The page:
I have modified a column so that it would be not null. I created a backup of the table, truncated the original and modified the column. How do I repopulate the table?

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This is a wonderful question because it raises so many issues. First and foremost is an examination of what will happen if you try to restore the backup.

By changing the column to NOT NULL from NULL, you want to ensure that every row has a value. Presumably, the way the table existed up until this point, there must have been some rows with NULLs.

When you created the backup, the rows with NULLs were also backed up. Then you truncated the table, which removed all the existing rows, and changed the column to NOT NULL. Unfortunately, you cannot restore the backup now, because all the rows that had NULLs will be rejected.

This raises the interesting question of how to work around this issue. One obvious answer is to change those NULLs to something else before creating the backup:

UPDATE table
   SET column = 'shazam'
 WHERE column IS NULL

Notice that once you've done this, substituted a real value for every NULL in that column, you can safely create the backup, truncate the table, make the change from NULL to NOT NULL, and restore the backup.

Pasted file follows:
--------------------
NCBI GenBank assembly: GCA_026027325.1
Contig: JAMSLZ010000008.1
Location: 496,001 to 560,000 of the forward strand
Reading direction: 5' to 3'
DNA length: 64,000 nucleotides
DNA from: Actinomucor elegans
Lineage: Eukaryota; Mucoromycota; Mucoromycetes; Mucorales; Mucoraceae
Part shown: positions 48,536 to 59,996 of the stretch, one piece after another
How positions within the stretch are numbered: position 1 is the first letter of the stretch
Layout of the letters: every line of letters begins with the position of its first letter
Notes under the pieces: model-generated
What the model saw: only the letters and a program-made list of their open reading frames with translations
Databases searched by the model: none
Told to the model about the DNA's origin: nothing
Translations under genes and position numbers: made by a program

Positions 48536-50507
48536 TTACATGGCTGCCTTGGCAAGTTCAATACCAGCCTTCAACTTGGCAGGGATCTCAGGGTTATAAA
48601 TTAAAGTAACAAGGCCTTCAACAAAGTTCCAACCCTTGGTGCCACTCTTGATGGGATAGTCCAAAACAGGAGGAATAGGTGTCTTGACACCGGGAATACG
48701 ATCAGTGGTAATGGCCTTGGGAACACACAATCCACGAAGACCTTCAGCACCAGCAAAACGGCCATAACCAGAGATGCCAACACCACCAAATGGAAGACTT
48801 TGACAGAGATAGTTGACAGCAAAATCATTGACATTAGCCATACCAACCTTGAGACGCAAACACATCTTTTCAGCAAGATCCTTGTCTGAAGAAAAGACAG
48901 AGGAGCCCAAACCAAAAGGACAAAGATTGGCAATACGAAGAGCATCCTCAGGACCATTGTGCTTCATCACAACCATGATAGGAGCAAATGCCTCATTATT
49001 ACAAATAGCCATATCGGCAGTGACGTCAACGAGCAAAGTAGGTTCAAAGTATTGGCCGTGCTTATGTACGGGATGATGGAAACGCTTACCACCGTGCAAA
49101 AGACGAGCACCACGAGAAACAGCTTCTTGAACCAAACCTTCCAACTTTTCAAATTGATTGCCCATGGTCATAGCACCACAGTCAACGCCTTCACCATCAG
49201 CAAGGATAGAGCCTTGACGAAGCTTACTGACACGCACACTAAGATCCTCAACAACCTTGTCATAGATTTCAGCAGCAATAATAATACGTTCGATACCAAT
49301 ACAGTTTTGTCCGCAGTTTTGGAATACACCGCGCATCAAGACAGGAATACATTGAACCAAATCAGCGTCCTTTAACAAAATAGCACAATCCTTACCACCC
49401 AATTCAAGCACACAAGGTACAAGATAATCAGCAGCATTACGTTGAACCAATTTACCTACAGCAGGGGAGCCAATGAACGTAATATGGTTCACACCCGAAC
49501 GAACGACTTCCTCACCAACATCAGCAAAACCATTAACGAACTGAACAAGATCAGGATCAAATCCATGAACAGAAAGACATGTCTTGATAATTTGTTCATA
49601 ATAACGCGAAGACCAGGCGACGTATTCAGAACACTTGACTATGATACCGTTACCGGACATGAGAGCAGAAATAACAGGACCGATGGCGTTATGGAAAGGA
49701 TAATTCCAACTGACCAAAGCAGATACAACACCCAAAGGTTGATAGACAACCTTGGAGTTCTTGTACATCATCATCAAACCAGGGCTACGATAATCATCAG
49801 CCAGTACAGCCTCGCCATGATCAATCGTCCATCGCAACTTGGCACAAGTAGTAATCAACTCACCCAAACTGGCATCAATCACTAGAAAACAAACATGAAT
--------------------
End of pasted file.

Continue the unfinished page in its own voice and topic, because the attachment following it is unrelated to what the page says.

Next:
In fact, as soon as you've updated all the NULLs to some real value, you could simply try changing the column from NULL to NOT NULL without taking the backup. The database system will of course check the entire table, but since there are no NULLs any more, the change should work with the data in place.

However, this raises the further issue of whether you can actually come up with a "magic value" to change all the NULLs to. For example, I have seen people change NULLs to the empty string (string of zero length), and even define columns with that as the default:

CREATE TABLE (
... column VARCHAR(37) NOT NULL DEFAULT ''

In my opinion, this is a design error. It's even worse than:


CREATE TABLE (
... 
, column VARCHAR(37) NOT NULL DEFAULT 'shazam'
... )

Using an empty string instead of NULL creates its own problems, which we won't go into here. Having a "magic value" that in effect says "this isn't a real value, but instead is a special value" is, again in my opinion, wrong.

However, if there is a "real" real value that you can change the NULLs to, then go ahead.

For an interesting discussion of the problems with NULLs, see Nulls - A Socratic Enquiry.

This was first published in June 2008

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